Had it not been for Sarah, we would have lost our son years ago. I may have mentioned this before in a blog, but over a decade ago, Sarah was with Ken when he accidentally smashed his left leg with an axe while trying to clear a trail. He very nearly bled to death, and only her incredible composure and competence enabled him to get safely off the trail to meet an ambulance that sped him to a hospital where he could be fluid resuscitated and have repair of a torn artery. When we got to the hospital the next morning he was in the ICU,  alert but enmeshed by a maze of IV lines and catheters. I remember telling him, “I don’t know what you plan to do with Sarah, but as far as we’re concerned, she’s a keeper.” Fortunately, this was one piece of advice from us that he took quite seriously, and we simply could not be happier.

I took another lesson away from this little scare. While we were fortunate, many people were not so lucky. Last week nearly 31,000 Americans learned that they have cancer, and they and their loved ones faced all the anguish we imagined but never had to face. And, for more than 10,000 of these people, there will be no happy endings. It was good for me to be transported, if only in my fevered imagination, into the lives of those who hear those words they never want to hear, and to remember that the work we do is not just about genetics, cell biology, statistical methodology or even clinical care. It is about people’s lives, and ending the suffering and loss that cancer causes, once and for all.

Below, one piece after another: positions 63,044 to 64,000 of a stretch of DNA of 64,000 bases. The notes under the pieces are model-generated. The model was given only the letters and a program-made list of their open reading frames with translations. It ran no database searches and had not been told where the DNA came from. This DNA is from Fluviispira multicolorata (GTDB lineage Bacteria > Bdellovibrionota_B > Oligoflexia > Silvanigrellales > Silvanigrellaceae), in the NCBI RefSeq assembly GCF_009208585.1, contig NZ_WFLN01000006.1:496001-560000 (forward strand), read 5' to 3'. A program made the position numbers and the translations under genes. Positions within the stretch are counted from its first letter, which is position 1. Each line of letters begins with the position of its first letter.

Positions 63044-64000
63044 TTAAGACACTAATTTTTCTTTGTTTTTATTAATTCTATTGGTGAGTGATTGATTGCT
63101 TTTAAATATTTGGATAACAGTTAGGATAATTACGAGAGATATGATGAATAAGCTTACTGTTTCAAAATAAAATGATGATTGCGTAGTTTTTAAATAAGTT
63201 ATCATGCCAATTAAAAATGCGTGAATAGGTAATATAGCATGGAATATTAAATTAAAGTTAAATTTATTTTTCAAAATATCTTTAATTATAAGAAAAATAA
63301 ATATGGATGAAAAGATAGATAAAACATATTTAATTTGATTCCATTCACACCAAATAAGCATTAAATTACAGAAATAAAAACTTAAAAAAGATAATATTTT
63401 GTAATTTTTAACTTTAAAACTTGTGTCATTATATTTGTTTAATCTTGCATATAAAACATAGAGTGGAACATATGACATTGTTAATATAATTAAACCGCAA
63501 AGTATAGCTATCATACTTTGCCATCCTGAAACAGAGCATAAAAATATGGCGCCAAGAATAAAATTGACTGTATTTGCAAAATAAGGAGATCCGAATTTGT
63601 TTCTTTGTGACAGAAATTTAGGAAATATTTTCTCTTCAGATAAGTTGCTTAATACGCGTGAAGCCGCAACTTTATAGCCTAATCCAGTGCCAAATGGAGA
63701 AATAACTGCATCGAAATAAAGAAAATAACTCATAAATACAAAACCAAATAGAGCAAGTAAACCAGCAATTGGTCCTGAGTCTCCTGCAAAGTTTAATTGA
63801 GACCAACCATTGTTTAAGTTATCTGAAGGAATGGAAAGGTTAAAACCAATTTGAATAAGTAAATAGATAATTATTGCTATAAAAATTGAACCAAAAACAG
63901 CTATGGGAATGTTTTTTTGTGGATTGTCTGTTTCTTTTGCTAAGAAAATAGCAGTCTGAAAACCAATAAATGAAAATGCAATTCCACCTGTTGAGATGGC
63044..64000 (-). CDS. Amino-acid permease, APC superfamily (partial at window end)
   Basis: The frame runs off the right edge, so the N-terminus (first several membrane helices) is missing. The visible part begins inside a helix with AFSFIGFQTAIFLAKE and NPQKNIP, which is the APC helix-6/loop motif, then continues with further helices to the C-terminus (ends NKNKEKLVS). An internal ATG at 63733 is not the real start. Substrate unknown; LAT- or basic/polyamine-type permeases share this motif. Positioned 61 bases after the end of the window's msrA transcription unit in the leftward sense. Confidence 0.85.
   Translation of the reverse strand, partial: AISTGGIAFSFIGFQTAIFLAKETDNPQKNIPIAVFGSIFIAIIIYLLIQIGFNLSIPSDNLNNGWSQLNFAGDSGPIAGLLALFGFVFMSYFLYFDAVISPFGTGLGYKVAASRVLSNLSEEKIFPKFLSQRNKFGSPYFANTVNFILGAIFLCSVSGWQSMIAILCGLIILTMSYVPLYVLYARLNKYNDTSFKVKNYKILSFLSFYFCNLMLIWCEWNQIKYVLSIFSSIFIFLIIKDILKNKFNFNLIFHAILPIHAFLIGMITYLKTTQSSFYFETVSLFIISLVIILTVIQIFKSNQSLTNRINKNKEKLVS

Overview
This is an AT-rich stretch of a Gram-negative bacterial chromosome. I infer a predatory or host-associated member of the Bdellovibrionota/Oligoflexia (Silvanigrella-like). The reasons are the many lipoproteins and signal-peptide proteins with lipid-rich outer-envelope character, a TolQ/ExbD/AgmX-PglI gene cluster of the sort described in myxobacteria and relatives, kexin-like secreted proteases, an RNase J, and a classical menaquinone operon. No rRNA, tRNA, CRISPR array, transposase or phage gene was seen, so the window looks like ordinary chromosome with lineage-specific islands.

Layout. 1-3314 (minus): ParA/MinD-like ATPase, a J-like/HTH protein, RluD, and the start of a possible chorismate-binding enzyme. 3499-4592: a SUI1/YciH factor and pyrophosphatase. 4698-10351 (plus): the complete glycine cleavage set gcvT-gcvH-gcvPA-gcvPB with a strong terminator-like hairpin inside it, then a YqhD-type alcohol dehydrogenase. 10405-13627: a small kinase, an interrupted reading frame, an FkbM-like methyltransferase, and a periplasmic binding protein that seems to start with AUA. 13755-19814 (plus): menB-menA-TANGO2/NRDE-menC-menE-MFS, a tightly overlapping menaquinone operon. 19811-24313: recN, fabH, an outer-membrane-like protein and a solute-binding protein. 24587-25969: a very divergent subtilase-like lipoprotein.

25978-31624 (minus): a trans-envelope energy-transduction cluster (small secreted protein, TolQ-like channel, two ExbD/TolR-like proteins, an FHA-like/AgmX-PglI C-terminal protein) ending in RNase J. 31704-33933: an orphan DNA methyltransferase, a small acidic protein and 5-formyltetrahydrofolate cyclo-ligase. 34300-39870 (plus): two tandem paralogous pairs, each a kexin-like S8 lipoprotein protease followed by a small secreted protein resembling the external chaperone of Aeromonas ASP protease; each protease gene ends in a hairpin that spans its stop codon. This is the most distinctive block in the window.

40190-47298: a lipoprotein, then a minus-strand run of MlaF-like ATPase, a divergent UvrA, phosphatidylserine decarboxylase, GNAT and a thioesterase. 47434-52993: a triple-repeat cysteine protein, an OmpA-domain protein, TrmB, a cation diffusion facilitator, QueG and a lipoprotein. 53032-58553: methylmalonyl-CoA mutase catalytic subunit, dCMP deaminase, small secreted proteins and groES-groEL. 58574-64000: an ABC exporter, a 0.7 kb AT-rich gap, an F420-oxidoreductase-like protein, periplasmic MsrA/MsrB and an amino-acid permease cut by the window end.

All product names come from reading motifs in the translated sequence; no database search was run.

I wish nothing but happy endings for all of you too, and also hope your air conditioning works these next few days!

Have a wonderful week.

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Jul 13 2015

Back in the Blogosphere!

by at 10:53 am

Hello again! After a six week hiatus, our website capacity has been restored by the hiring of Meghan Lasswell, who is Lombardi’s new communications associate. Welcome Meghan, I look forward to working with you. Meghan is a recent graduate of Vanderbilt University and has considerable relevant experience that makes her exceptionally well-suited for her responsibilities.